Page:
Relieving #SciPy2015 FOMO

Learning new things is incredible. Especially when you get to the point of building on top of growing skills in a particular domain. Over the last couple of years, I've learned a lot about Python, in particular for use in data science and analysis. I also really enjoy socializing with peers from the field at conferences, and the one Python-specific conference I attended (PyCon 2014) was a blast. Super friendly attendees, and also getting the chance to meet - in person - with folks who only previously manifested on Twitter and websites.

Unfortunately, I can't attend every interesting conference. So when I saw that SciPy 2015 just taking place in Austin, Texas this week, I felt a little bit of FOMO for all the great stuff that was being presented. But, I was pleased to see a relatively consistent hashtag being used (#SciPy2015) to tie together content that was being shared on Twitter. One of the many reasons I love using Twitter for my professional development, is that so many people use it to share the new and interesting things they experience.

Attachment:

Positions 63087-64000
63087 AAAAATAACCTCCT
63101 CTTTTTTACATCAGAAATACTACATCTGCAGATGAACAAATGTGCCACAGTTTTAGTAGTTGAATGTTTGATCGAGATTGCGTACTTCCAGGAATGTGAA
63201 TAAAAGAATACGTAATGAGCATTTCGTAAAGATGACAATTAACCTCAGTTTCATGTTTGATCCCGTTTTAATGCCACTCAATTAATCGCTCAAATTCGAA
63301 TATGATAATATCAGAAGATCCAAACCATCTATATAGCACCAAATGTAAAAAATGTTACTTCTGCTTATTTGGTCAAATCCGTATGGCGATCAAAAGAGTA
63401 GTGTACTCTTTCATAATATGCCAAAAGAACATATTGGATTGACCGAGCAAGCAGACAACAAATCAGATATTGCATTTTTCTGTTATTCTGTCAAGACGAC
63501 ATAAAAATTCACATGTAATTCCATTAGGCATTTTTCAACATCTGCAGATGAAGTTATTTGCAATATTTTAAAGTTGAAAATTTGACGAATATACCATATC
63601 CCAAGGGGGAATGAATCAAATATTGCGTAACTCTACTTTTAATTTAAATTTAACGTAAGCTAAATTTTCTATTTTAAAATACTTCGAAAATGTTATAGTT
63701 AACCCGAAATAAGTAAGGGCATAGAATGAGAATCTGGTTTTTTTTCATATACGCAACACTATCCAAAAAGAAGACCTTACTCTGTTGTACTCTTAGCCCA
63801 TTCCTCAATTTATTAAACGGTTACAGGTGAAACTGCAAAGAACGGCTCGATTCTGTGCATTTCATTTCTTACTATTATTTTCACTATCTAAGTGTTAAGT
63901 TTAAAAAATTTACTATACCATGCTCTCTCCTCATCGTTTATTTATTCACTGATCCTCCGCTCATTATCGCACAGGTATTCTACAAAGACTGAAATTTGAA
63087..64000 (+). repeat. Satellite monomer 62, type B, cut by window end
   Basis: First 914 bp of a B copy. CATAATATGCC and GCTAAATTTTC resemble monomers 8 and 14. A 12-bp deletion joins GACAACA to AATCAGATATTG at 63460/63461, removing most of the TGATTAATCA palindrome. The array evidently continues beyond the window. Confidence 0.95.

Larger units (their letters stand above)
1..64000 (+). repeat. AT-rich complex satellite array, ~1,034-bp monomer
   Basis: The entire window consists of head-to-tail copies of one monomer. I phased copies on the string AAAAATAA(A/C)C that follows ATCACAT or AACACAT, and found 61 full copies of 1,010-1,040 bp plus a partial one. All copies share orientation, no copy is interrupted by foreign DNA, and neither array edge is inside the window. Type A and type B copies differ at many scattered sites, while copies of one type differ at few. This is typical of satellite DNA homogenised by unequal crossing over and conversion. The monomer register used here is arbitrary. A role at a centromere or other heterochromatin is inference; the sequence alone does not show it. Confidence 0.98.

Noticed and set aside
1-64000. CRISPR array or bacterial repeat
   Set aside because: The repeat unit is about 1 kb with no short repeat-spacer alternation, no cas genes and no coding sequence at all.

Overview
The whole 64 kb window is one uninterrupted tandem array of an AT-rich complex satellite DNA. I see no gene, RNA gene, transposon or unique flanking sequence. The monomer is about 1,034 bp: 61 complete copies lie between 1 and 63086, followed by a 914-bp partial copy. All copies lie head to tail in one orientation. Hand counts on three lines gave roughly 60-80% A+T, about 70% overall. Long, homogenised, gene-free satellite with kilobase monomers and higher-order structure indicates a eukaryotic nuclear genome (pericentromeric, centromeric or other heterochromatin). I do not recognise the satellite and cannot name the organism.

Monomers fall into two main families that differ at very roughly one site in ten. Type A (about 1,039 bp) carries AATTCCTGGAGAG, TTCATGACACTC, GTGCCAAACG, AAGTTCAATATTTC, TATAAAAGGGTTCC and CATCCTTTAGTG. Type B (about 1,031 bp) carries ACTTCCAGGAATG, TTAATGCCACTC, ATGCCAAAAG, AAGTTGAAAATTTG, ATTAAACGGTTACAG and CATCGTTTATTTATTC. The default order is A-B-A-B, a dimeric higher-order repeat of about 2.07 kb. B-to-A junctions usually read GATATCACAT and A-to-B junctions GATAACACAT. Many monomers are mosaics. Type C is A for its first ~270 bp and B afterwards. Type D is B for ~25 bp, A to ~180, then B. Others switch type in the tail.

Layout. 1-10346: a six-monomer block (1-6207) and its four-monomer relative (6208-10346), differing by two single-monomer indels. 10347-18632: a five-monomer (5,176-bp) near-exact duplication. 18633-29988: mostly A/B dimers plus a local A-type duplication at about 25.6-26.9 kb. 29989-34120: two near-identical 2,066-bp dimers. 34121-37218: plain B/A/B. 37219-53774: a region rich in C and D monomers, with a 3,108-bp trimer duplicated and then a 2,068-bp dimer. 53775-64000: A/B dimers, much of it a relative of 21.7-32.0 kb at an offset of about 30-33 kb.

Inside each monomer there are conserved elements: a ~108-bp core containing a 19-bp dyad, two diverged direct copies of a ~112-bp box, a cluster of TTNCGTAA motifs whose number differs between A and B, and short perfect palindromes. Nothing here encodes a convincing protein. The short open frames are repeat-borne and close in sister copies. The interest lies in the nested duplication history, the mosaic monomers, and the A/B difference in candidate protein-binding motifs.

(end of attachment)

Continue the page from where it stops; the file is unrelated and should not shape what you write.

Knowing that the next best thing to being there is to see the code, slide decks, and possibly video, I shared a Twitter search that I was using to occasionally check in on new content. That search was great while the conference was happening, but after the event is over the real-time search will be less helpful. So, today I saved a more specific version of the same search that includes a bit of the advanced search functionality:

  • requires #SciPy2015 hashtag
  • requires one of: tutorial, code, slides
  • requires that the Tweet include a link (this search feature doesn't appear to work any longer)
  • requires that the Tweet is in English
  • excludes Retweets
  • uses time windowing to focus on that one week (plus a couple of days)

This way I can return to the results and consume them at whatever pace I need. If the embedded version of the search below isn't working, you can also just click here to run the search at

Of note, Enthought also does a wonderful job of quickly getting the video recordings of the talks into a super convenient playlist on YouTube.

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